In addition to my DIY tutorial below, I have a vlog discussing the general ins and outs of my costume & another for the makeup process. Note: There are SO many ways to approach this costume, probably better ones exist than what I discuss below, but if you know how to do a straight stitch, glue and have some crafting skills, you can totally make your own version of the costume! If you have additional questions about anything, please leave a comment!
Costume Design and Creation
Step 1: Research, Plan and Think Creatively!
This costume has so many layers and components associated with it, so I had to spend some time searching for ‘reference material’ (like the image above) to give me views of the entire costume (front, back and both sides). Sometimes it was hard to see detail in the different photos of Quorra online,but I cam across an ESCELLENT costume drawing by Art of Briana Lamb (hers is definitely better than mine below). Once you have the reference material & design in mind, think about how you might create this costume from items you already have or that you could find at a second hand store 🙂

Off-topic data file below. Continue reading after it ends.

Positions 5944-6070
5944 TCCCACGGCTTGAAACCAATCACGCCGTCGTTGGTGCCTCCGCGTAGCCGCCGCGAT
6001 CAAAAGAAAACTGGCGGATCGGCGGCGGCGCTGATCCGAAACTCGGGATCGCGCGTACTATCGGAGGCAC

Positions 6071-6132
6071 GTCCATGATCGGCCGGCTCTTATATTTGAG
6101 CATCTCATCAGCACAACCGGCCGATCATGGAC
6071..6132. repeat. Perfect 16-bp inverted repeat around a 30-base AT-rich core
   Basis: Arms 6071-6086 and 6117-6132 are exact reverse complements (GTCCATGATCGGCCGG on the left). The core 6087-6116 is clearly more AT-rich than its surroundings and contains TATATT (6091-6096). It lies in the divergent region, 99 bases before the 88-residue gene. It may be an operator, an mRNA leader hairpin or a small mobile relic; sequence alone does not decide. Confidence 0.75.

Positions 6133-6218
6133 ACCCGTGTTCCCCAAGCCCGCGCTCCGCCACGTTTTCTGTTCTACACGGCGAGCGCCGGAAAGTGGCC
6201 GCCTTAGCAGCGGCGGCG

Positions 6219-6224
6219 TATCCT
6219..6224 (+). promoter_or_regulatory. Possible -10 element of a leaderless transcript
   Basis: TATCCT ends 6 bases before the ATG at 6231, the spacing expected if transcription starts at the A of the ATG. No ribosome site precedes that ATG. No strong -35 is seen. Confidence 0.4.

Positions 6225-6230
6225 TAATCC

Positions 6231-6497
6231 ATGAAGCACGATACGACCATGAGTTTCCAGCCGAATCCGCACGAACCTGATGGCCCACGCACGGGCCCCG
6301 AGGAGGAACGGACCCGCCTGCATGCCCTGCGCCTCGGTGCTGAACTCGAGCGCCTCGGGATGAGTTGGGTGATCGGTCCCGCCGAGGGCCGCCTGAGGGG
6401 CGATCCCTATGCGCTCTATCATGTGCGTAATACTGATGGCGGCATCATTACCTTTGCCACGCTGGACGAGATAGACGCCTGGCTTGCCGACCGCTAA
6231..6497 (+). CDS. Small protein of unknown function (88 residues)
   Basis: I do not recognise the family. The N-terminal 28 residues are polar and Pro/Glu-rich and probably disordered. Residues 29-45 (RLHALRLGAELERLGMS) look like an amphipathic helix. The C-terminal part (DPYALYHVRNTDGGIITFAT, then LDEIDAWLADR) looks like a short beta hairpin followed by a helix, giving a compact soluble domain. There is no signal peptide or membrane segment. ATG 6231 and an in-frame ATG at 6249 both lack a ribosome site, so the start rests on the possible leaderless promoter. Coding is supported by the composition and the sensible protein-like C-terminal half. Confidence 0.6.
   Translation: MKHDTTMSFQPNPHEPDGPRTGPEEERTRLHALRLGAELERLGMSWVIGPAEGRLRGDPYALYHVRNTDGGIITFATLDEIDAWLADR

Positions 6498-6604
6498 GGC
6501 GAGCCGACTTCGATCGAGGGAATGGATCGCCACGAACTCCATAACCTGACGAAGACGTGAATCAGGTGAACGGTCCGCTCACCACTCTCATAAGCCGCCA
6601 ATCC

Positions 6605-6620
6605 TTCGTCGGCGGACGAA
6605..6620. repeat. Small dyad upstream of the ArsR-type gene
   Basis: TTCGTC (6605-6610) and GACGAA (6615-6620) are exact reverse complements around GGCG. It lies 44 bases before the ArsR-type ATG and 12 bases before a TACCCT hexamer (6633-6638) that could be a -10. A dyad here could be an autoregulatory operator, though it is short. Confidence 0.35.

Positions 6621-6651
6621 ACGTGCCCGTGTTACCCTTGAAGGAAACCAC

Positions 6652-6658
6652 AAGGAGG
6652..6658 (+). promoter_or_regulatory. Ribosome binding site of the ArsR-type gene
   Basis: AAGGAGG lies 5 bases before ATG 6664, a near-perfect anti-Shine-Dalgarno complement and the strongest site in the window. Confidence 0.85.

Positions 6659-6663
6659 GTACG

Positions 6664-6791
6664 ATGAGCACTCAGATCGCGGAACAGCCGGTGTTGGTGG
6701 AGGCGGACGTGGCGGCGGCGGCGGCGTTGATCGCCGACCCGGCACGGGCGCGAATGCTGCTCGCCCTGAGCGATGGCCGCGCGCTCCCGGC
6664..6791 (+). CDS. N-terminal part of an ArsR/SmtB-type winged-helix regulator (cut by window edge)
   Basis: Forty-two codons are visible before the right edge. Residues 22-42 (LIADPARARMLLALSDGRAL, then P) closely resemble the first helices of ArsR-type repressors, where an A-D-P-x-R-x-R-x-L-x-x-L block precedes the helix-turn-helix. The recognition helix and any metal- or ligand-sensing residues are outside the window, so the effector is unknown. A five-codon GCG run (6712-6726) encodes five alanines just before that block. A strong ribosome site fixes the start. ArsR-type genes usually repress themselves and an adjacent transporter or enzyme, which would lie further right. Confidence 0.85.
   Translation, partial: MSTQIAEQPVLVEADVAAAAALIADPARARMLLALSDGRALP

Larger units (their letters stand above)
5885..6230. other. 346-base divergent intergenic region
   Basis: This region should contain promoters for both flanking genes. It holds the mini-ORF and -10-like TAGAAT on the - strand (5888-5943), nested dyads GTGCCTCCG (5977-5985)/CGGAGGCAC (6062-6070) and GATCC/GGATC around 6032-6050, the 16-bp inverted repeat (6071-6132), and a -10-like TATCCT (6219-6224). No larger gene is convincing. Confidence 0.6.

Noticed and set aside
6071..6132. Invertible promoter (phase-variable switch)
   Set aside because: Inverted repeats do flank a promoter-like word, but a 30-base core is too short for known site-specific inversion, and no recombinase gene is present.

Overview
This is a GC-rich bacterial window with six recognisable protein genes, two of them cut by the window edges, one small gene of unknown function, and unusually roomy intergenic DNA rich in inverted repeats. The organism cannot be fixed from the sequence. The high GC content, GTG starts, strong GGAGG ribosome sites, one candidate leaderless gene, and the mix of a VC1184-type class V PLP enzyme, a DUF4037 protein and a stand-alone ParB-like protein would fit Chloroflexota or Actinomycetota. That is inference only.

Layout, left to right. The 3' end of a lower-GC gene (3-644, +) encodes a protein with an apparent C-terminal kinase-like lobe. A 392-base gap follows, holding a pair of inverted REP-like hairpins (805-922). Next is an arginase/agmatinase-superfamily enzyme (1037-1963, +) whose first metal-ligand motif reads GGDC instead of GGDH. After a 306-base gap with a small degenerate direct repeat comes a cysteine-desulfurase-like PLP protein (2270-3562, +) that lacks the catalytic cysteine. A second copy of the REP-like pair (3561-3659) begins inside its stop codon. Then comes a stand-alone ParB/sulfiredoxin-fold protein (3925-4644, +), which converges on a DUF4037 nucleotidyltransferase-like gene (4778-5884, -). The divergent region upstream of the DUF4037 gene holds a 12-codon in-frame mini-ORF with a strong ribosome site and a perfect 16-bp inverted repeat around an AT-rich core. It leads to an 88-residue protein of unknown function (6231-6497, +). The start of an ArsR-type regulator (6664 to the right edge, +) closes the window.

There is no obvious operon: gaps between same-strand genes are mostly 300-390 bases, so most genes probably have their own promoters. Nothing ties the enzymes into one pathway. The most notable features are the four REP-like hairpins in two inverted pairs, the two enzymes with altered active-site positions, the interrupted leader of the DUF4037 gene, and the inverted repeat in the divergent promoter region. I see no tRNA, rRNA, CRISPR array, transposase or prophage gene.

My plan: Find a leather jacket (for vest & just remove arms to make the upper arm cuffs), find a leather tunic or skirt, thin stretchy pants (or faux leather leggings), long black gloves and knee high leather boots (wedges ideal, but whatever I found first that fit), frisbee, wig, reflective vinyl and repurpose my under armour shirt.
Note: (my initial plan was NOT to have a lights because I didn’t want to deal with the whole cost of energy source issue… but when I brought my costume to my mom for tips on dealing with leather, she INSISITED I have a lit costume, so she bought lights and made white sleeves for them 🙂
Step 2: Finding the items for your costume